the management body assesses that it is no longer sure that the company, according to the reasonably to be expected developments, during the next twelve months will be able to pay its debts, as they become due.

Watch out: the alarm bell procedure is compulsory law. The company’s articles of association can proscribe stricter rules, but not easier ones!

Role of the management body and timing

The management body which assesses that the net assets are below the subscribed capital or threatens to become negative, should start the alarm bell procedure. Both assessing the threshold and the timing of the exceeding are crucial.

The ASC indicates that the management body is obliged to check whether the application conditions for the alarm bell procedure are fulfilled each time a legal or statutory provisions states that the financial condition of the company should be charted. Surely this is the case for the annual accounts. But it can also be the case when drafting provisional annual accounts, half-yearly accounting statements which should be communicated to the statutory auditor, a quarterly statement for the works council, a (intermediate) statement of assets and liabilities for other transactions, .. The articles of association can provide for stricter rules.

Besides, the management body is obliged to ‘continuously and timely’ confer each time important and corresponding facts arise which can jeopardise the continuity of the company.

Valuation rules in going concern

When drafting the annual accounts, the management body chooses the applicable valuation rules. These valuation rules have an important impact on the determination of the net assets. The ASC prescribes that the valuation should be that the company will continue its activity. The statements on the basis of which – in the context of the alarm bell procedure – it should be determined whether or not threshold are exceeded, should in principle be drafted in going concern.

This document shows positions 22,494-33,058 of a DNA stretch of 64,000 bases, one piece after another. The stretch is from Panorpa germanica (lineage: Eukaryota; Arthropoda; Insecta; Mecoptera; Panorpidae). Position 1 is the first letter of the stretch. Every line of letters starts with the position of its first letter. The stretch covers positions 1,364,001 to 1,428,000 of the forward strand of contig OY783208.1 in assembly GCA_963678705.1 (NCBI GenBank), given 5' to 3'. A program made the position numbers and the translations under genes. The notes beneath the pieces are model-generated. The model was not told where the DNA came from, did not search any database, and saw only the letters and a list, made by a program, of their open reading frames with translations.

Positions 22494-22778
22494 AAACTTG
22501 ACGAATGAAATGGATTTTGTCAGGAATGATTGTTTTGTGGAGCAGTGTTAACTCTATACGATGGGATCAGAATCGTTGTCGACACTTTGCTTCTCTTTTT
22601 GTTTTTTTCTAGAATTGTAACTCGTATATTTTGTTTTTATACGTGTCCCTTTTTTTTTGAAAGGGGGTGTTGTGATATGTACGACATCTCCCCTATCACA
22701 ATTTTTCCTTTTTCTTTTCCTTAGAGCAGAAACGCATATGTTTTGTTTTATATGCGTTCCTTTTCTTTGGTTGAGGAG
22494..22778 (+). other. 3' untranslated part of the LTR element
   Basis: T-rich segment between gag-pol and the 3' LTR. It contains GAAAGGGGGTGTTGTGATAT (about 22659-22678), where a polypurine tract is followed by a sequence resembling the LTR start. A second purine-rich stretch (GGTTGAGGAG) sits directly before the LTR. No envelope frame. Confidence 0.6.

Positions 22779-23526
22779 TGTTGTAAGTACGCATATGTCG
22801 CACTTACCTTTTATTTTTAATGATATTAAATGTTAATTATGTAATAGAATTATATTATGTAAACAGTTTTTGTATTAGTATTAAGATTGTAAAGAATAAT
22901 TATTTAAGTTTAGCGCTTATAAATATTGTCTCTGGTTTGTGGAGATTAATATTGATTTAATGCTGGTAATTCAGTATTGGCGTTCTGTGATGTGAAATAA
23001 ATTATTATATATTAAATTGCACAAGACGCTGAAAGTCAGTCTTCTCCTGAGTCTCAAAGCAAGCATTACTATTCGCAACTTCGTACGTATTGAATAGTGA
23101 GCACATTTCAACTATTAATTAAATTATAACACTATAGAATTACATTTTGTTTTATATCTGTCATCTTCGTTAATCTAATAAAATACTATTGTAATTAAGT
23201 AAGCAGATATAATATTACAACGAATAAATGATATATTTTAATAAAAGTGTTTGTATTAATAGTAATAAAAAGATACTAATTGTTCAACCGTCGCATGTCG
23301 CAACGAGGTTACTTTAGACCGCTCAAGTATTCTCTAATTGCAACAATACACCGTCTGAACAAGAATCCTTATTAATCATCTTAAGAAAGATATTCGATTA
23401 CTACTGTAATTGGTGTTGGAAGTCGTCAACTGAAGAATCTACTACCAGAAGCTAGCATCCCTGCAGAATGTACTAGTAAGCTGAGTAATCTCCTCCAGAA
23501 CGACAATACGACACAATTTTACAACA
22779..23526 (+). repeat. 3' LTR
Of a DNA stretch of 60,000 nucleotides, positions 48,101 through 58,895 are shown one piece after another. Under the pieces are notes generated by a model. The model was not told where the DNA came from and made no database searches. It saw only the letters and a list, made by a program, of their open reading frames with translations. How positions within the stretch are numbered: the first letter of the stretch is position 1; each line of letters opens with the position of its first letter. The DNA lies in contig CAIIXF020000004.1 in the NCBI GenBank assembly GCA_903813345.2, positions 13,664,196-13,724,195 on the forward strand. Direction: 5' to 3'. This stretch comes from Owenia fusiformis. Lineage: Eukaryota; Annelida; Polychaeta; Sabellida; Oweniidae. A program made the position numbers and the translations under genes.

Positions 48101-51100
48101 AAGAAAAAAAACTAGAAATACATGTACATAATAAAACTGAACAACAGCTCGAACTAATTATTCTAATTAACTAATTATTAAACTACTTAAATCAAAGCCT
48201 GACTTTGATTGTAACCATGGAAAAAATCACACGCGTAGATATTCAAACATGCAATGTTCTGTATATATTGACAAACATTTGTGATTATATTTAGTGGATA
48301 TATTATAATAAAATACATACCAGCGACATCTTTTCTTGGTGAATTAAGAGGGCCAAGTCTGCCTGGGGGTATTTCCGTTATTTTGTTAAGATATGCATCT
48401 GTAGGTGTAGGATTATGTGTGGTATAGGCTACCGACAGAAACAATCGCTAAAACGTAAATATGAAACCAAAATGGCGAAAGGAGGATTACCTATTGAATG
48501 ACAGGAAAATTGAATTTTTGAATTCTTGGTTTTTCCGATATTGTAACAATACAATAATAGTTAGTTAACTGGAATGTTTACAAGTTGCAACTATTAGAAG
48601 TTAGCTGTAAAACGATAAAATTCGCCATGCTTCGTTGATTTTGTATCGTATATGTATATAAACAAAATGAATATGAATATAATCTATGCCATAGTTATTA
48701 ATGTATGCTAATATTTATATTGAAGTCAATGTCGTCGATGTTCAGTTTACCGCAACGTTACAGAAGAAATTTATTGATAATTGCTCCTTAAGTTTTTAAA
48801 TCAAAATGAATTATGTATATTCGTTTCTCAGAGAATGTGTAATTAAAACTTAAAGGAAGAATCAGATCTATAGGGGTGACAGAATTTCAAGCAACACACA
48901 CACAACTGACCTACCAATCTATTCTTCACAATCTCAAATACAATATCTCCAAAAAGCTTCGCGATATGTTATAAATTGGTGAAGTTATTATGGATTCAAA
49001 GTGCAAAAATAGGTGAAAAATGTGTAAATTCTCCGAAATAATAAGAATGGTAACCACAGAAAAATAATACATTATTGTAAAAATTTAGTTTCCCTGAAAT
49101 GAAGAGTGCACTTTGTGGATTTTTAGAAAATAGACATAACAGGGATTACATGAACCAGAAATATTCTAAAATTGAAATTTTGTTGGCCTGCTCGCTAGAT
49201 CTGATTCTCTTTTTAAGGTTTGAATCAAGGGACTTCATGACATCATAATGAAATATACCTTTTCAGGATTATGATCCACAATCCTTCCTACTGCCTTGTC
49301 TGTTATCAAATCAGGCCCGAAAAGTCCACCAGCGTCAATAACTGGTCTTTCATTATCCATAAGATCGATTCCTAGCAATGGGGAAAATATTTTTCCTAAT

As a general rule, the valuation rules cannot be changed from one accounting year to another. But the management body can, when drafting the annual accounts, not neglect important changes in the activity of the company. In the event that the actual valuation rules no longer give a true and fair view on the capital, the financial position and the result of the company, they should be contested.


If the management body assesses that the company cannot longer be continued, the valuation rules should be modified to a situation of discontinuity. This means that:

the formation costs should be fully depreciated;

for the fixed and current assets, if necessary, additional depreciations or devaluations should be registered in order to reduce the book value to the expected realisation value;

a provision should be made for expenses related to the end of the activities, especially for the allowances to be paid to the personnel.

The Belgian accounting regulations contain no provisions on the timing for determining the continuity assumption. The ASC considers that reasonably the management body should assess the continuity of the company over a period of at least twelve months, counting as from the closing date of the accounting year.